I "w ii ! " ' f
He was wrapped in these gloomy medi
tations when the door oueued. and his
k.:..K. i;ti ,;. nrA i.. Inokinir vtTV
much like a magnified sunbeam. She
! stopped suddenly when she saw his hoad
I Uwwcu uuuii nin mmu.
"Charles, does your head acho t"
4,Then what is the matter T"
44My heart aches, Kate," he said sad
ly. "It aches to think that my wife has
censed to love me."
She came to his side and put her arms
around his neck with carressing affection.
"Charlie, what do you mean
"I mean, Kate, that when you desert
me for the society of others, and cease to
pay any regard to my wishes, I can come
but to one conclusion.1' -
"Charles," said Kite smtlltng archly
np in his face, "Does it grieve you to
have inc prefer the society of others to
your own 1
"It breaks my ncarr, rvwe, ue sam
"Then, a irMt, let us make a bargtan.
Let us allow Miss Raymond and Mrs.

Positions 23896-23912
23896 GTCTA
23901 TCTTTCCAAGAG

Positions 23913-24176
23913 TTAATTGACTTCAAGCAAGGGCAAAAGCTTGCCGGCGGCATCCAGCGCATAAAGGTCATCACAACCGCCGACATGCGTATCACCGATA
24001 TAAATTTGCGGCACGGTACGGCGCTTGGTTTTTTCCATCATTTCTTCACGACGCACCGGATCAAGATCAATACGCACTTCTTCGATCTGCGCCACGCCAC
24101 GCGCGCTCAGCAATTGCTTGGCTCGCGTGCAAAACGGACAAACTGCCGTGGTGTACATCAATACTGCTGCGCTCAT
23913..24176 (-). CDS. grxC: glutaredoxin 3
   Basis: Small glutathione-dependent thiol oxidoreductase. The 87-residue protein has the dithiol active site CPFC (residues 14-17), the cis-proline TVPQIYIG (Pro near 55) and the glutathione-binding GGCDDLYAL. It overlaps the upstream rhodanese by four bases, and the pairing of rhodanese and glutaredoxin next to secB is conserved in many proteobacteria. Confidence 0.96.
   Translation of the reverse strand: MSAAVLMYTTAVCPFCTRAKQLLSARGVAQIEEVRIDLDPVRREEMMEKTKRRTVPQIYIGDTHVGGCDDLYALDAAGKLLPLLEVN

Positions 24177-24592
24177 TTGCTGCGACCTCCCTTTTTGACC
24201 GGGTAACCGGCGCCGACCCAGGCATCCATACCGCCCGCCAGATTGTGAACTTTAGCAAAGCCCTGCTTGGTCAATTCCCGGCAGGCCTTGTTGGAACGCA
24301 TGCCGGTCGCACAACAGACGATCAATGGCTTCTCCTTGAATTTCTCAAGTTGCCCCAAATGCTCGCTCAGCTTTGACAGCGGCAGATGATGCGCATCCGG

Events to console themselves with Col.
Warrington nnd Mr. (iarnott, whilo we
are happy with each other. Shall it be
"Kate, you have beeui playing a part !
"Of course I have Sfl)id Jfou suppose
nr n layimnasahl
In one of his rcat J Stttf v Prof. SiHi-
man, the younger, alh ded to the skeleton
of an enormous HearoVof eighty feet.
From this the Professor inferred, as 110
. . V. : . 1. 1
living specimen 01 si;n umpBnuuo na
ever been found, that the species which it
represents has degcneMted. 1 he ver.ty
nf hi- noshioii he rathtTsingul irly endea-
vnri'i tn enforce bv artaiitisioi 10 me we:i
- 1 . 1 .. J. .11 11
known existence of gilnts In widen times
The following list is the datafVliich upon
this sinsralar nypoUiesIs is bai?a :